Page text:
“I think it’s incredibly important to build relationships with other countries,” explained 2nd Lt. Joshua Wheeler, a platoon commander with the AKARNG. “Working with them, understanding where they come from, understanding what challenges they have and how they’re overcoming things brings us together.”
The U.S. troops are not the only trainers, however. Experienced peacekeepers from Japan, Mongolia, South Korea, Singapore, Malaysia and Nepal are all sharing their experiences.
Nepali Army Lt. Col. Surya Adhikari, who’s serving as an instructor during Khaan Quest, says sharing one’s know-how is the biggest benefit of multinational training.
“Learning is a never-ending process,” he said. “I expect Khaan Quest will be a milestone contributing to making peace.”
It’s this international experience that Parker says is the key to ensuring training for peacekeeping is not only realistic, but effective. Highlighting that some UN missions have seen ineffective peacekeeping tactics and occasional misconduct, Parker said peacekeeping must get better and Khaan Quest plays a role in that.
“We need to make peacekeeping better,” he stressed. “If peacekeeping is better, it’s going to save lives. We have over 100,000 peacekeepers deployed around the world. If we didn’t do it, the world would be a lot worse a place.”
As of March 2019, the United Nations has 14 separate peacekeeping missions spread across four continents, according to a UN report released on its website. To compound the seriousness of the scenarios playing out as part of Khaan Quest, a contingent of exercise participants will soon deploy to the Republic of South Sudan, as well as numerous other UN missions in countries like Cyprus, Haiti, Darfur and areas of the Middle East.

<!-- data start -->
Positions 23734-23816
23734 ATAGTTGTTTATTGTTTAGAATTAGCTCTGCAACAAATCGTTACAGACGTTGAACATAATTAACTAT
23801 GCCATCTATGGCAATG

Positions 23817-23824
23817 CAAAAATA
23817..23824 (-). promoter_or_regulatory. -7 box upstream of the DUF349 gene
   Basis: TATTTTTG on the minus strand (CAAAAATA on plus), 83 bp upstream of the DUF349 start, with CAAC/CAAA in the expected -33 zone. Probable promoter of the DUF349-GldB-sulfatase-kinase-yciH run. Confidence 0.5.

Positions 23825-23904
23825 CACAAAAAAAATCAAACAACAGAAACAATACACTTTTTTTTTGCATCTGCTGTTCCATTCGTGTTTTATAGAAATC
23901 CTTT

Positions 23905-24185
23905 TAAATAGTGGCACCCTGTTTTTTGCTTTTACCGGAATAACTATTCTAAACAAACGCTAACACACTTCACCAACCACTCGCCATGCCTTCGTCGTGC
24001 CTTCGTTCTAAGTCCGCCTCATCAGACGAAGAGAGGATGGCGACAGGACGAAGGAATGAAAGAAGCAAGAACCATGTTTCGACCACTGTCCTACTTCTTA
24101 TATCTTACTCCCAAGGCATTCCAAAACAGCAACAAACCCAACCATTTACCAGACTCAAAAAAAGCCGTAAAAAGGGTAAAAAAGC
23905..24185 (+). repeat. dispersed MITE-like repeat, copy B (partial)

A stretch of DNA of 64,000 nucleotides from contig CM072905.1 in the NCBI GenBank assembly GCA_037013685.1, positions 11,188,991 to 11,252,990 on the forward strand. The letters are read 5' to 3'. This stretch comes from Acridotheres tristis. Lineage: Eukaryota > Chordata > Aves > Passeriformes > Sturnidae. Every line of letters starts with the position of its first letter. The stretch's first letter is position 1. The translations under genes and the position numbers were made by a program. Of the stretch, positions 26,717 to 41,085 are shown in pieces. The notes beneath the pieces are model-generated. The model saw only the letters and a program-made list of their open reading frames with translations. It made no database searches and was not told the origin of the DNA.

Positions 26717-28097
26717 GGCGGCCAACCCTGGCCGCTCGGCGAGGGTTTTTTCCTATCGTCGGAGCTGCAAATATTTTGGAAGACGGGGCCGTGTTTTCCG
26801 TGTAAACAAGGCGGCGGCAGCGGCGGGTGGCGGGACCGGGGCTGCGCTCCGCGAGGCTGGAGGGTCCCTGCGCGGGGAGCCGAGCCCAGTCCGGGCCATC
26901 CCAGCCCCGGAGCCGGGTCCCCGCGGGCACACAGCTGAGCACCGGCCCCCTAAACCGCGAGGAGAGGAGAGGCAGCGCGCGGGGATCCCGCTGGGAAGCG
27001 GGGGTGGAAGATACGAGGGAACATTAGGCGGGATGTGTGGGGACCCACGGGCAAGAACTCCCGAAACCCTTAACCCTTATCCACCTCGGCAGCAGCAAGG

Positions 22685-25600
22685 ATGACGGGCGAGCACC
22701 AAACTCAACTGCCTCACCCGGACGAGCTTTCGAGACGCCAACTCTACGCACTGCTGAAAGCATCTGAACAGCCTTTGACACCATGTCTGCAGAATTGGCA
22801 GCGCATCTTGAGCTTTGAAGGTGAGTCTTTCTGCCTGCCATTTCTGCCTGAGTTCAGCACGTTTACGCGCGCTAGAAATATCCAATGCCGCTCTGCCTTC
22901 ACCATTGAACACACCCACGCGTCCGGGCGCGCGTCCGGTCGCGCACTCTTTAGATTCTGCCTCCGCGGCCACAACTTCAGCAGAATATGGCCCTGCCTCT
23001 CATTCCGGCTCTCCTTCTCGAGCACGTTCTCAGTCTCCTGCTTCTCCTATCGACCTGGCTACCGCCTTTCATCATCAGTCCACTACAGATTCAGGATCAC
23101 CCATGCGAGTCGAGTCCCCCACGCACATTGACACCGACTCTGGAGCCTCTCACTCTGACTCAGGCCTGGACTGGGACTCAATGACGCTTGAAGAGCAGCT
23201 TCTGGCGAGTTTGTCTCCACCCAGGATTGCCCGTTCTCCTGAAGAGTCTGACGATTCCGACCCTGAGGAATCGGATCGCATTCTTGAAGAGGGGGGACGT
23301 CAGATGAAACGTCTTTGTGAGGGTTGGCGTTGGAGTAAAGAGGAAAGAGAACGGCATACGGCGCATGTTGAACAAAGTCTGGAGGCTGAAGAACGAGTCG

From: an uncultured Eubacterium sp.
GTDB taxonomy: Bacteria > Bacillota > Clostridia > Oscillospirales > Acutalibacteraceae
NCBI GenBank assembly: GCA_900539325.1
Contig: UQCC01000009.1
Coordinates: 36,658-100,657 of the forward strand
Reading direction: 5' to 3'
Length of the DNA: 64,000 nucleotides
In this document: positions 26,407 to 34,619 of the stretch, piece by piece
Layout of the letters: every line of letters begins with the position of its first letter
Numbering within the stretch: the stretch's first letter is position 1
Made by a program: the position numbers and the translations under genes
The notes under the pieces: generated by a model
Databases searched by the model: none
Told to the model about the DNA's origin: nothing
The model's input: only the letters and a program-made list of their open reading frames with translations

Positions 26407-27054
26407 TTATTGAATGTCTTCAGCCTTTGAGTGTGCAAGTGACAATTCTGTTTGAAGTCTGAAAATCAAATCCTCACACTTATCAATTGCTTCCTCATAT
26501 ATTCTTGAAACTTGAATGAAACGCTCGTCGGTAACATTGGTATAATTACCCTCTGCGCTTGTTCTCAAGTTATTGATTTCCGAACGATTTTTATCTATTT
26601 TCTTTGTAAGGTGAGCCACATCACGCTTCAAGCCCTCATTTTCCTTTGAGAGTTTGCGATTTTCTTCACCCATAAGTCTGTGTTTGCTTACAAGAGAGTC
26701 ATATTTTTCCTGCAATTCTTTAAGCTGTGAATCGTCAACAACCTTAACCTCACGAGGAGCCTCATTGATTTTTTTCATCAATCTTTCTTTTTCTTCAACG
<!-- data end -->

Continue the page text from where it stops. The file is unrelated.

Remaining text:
The bulk of the field training event is modeled on past UN missions and covers everything from the protection of civilians and rules of engagement to convoy escorts. Some training events focus on non-kinetic scenarios like providing medical aid or delivering food and water while others stress kinetic action.
Japan Ground-Self Defense Force platoon commander 1st Lt. Tadashi Nakanishi stressed the difficulty of the training, but said he’s been satisfied by how it will prepare his troops to be better peacekeepers.
“It is important that each member of the exercise puts forth the best effort,” Nakanishi said. “This will allow the most learning to occur. Training [during Khaan quest] is important for every nation to grow together as a team.”
Khaan Quest is but one exercise that seeks to increase the peacekeeping capabilities of dozens of United Nations countries, but is an important step that shows it takes the commitment of many nations to succeed in the most volatile areas of the world.
In very few venues are the soldiers of more than 30 countries able to train together. Whether engaged with feeding refugees or gridlocked with an adversarial force, Khaan Quest provides participants with a baseline for UN operations and better prepares them for all missions.
Mongolian Army Maj. Gan Tsetseg, who recently returned from the United Nations mission in South Sudan, knows firsthand the significance of multinational exercises. She says Khaan Quest will “prepare the peacekeepers [for] any UN mission and give them a grasp of the fundamental information and knowledge. [The] peacekeeping military mission is a unique mission, which involves the protection of civilians.”
It’s training that is of paramount importance. Of the 14 current peacekeeping missions under the United Nation’s flag, participating countries in Khaan Quest will serve in all of them. Now, better suited to do so.